What is Packet Loss?
In the context of WebRTC and VoIP, Packet Loss means not receiving packets that were sent over the network.
WebRTC is sent over IP networks and in many ways, Packet Loss is simply part of the design of the network itself. Packets are sent over the network, in a best-effort mechanism where they compete over the network resources with other packets traversing the same networks.
With regular web traffic, packet losses are overcome by the use of retransmission mechanisms that are available in the underlying network protocols (TCP for example, creates a reliable transmission channel with its built in retransmission mechanism that overcomes packet loss).
In WebRTC, we think and treat packet loss differently between signaling and media:
- For signaling, packet losses are usually handled the same was as any other IP based transport mechanism – by using retransmission of an underlying TCP-based protocol (or similar)
- With media, we usually don’t have the time needed to use retransmission (retransmission adds latency), so we use other mechanisms to deal with it (see below)
What are the reasons for Packet Losses in IP networks?
Packet Loss can occurs due to two main reasons:
- Corruption, when the signal passing through the network corrupts, getting misdelivered
- Congestion, when the packets are dropped somewhere along the way due to a congestion in one or more network devices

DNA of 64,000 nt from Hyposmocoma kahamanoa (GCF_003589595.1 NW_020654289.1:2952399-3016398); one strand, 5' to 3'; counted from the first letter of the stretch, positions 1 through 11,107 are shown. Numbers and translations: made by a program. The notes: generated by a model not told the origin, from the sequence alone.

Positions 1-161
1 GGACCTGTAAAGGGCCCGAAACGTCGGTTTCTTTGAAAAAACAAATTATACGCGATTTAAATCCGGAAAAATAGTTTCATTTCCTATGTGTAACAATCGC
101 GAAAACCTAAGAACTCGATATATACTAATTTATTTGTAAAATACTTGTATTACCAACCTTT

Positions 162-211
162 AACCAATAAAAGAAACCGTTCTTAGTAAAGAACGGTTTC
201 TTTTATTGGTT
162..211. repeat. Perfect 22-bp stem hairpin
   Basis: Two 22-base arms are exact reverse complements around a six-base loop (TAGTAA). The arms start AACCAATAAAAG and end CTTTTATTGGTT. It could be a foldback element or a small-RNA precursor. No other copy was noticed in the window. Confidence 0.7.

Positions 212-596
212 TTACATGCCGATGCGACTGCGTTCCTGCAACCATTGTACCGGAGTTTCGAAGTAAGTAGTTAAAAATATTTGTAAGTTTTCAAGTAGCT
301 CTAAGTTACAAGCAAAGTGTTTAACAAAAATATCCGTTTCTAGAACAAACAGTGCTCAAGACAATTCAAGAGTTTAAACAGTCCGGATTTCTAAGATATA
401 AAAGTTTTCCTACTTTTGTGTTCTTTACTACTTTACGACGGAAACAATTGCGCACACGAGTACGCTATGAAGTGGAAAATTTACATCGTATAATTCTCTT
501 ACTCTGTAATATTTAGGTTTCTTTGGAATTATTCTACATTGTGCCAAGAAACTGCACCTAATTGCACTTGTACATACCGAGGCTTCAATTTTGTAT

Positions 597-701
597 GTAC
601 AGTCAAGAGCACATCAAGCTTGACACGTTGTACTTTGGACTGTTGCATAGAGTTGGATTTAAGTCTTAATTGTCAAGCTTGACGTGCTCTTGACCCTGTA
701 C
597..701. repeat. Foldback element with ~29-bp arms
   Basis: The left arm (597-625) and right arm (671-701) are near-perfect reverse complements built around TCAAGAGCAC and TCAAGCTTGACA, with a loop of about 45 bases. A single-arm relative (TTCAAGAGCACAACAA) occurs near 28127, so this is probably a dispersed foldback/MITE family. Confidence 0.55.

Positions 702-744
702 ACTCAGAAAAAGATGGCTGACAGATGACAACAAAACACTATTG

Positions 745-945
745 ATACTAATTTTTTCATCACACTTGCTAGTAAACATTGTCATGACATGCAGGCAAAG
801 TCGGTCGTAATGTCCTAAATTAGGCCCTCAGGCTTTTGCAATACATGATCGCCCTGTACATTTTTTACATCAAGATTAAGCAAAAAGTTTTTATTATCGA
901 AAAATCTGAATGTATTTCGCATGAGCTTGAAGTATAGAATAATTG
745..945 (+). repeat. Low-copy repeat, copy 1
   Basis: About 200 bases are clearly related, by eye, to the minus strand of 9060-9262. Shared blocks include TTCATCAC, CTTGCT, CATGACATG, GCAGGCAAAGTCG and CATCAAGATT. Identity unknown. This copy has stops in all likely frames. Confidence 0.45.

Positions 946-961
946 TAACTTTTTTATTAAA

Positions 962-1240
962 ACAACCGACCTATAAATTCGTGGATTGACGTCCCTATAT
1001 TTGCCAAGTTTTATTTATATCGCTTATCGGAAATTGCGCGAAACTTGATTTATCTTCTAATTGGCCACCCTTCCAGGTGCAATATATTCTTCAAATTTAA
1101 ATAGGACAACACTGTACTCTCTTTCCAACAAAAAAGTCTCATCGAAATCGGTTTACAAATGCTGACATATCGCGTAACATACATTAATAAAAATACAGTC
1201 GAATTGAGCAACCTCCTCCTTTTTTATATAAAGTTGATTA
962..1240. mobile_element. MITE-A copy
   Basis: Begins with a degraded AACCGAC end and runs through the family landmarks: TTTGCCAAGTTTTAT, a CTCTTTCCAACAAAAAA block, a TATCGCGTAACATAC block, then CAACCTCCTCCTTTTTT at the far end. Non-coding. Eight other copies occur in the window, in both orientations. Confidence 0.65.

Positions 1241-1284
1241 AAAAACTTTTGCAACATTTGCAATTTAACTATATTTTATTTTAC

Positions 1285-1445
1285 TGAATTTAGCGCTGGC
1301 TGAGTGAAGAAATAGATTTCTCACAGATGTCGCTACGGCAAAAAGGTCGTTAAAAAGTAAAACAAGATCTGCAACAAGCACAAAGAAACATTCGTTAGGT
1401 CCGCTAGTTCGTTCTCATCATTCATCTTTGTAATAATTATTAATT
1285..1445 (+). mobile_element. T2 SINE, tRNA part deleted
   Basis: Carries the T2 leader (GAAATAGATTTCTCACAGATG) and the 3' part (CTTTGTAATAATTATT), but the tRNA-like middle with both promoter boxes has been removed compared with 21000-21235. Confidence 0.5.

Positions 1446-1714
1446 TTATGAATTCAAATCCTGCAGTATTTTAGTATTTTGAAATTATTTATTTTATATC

In naïve solutions that treat packet losses, the distinction between corruption and congestion isn’t made. In more modern solutions, there are attempts to distinguish between these two reasons for Packet Losses since the treatment in each case can be quite different.
How does WebRTC deal with packet losses?
There are generally 3 ways of dealing with packet losses:
- Concealment, where we try to conceal the fact that we lost packets and we try to reconstruct the missing media packets on our own by “guessing” what was lost
- Retransmission, where we decide that we might have enough time to make use of the lost packet if we retransmit it, taking into account the latency involved
- Forward Error Correction, where we send packets more than once beforehand (either by duplicating the packets or by creating redundant packets in other means), so that we have a better chance of the receiver receiving one of the sent packets
All of these techniques are employed by WebRTC in different ways for different types of packet loss.
Bandwidth and Packet Loss
When packet loss occurs due to congestion on the network, it means that too many packets are sent across the network making it overloaded.
This might be due to local reasons on the sender side (someone on the same device or the local network using network resources for other applications), it might be due to congestion over the internet, or it might be due to congestion in the receiving end (at times, even due to network throttling of cloud vendors).
A common approach in WebRTC is to try to estimate the network bandwidth available and limit the sender from sending more than what we are estimating. This is an important mechanism, especially for video-based sessions, where changing video bitrate dynamically in WebRTC is a very common approach.